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February 24, 2020 at 11:25 am
why dont we include reserves in equity while using market values
John Moffat says
February 24, 2020 at 2:15 pm
Because the most obvious reason that the market value is higher than the nominal value is because the company has made profits. Effectively the market value includes the retained earnings (and I do say this in my lectures).
July 28, 2020 at 10:04 pm
I have the same question. Even though I watched your lecture and read your comment here, I still don’t understand why we don’t recalculate the Reserves with effect of market value. I don’t understand why market value includes the reserves. The reserves on Financial Position St is $130,000 meanwhile the Share Capital (10c per share) has nominal value of $10,000. (the reserves value > share capital value, does it mean the reserves is the money saved from many years?). Could you please explain in detail with numbers or in another way easier to help me understand why the Equity included reserves already? I guess because I don’t know the basics and don’t understand the financial positions thoroughly. Please help me!!!
July 29, 2020 at 8:49 am
You will know from Paper FA (was F3) that the SOFP does not show the true value of a business – the non-current assets are shown at cost less depreciation which is not the same as the true value, and internally generated goodwill does not appear on the SOFP. The true value of the equity is what investors are willing to pay for the shares in the business i.e. the market value of the shares.
July 29, 2020 at 4:19 pm
Thank you so much John!!!! I’ll watch FA videos too. For this specific example though, the market value is what investors are willing to pay for the shares. Here the number of shares is 100,000 shares and market value is $2.2 per share. So it means this $220,000 equity will partly used for paying dividends and the remaining is retained as Reserves. (Am I correct? is this what you mean from market value includes REs?) So on the SOFP, the Reserves is $130,000 is this accumulated REs or Opening REs…..? what is the role of this number, so we just ignore it?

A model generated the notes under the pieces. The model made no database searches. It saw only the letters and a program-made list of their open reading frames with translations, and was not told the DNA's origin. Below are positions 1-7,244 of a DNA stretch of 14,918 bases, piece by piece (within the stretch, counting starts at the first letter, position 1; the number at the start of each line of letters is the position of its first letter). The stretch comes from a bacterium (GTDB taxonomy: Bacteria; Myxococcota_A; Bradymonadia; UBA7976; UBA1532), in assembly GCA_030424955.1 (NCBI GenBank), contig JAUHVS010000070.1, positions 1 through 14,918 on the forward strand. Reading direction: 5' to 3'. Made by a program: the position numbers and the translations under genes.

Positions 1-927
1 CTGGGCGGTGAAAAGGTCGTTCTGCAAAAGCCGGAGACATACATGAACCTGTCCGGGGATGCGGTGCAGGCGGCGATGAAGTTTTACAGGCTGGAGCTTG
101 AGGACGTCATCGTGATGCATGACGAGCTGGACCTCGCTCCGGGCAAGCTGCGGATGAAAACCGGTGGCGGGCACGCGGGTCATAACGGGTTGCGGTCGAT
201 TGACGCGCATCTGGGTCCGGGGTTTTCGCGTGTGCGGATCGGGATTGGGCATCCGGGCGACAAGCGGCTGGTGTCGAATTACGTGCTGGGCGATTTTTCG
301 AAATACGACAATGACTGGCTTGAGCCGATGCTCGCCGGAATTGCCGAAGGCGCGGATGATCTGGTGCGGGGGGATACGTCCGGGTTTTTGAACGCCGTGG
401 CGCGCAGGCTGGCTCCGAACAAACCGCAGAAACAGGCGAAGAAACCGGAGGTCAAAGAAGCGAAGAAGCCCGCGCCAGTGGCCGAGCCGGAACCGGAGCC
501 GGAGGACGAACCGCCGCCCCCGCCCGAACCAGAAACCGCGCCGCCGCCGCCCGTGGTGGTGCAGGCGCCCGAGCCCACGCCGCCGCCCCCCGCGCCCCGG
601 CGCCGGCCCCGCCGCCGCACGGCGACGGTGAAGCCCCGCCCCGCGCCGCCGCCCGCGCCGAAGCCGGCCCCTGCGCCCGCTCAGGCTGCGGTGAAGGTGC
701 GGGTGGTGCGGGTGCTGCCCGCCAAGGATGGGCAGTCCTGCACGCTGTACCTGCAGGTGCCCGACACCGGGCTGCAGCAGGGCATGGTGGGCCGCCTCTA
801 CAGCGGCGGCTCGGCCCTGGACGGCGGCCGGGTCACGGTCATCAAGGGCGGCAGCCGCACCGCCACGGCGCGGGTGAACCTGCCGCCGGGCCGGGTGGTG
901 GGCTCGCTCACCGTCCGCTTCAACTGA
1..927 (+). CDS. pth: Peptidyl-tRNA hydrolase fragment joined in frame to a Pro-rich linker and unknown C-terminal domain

July 29, 2020 at 5:02 pm
No. You should remember from Paper FA (was Paper F3) or whatever exempted you from it, that the reserves are simply the total profits that have been retained in the company (i.e. not paid out as dividend). However the figures that appear in the SOFP (and in the SOPL when calculating the profit) do not represent the real position of the business.
Let me give you just one example. Suppose the business bought a building 20 years ago for $10,000. It will have been depreciated and suppose that the net book value (which is what appears on the SOFP) is now only $4,000.
It could be that the building is actually worth now $100,000. However this higher value will not appear in the SOFP and this ‘profit’ will not appear in the reserves either. However, if you were buying shares in the company you would regard to the company as being worth more than the figures that appear in the SOFP.
This is only one tiny example. The main reason the market value of shares is what it is, is because it is based on the future dividends that shareholders expect to receive. If they think the company is going to pay higher dividends in the future then they will pay more for the shares. (This is all explained in the later lectures on the valuation of shares).
The main point here is that the figures on the SOFP are not showing the ‘true’ value of the business at all, and never do.
June 1, 2019 at 9:36 am
Why do we take 100000 debentures when calculating the gearing? The second formula says ordinary share capital + reserves? Thnx 🙂
June 1, 2019 at 11:56 am
Debentures are long term debt borrowing, and both formulae for gearing include long-term debt. Gearing is a measure of the proportion of long-term debt!
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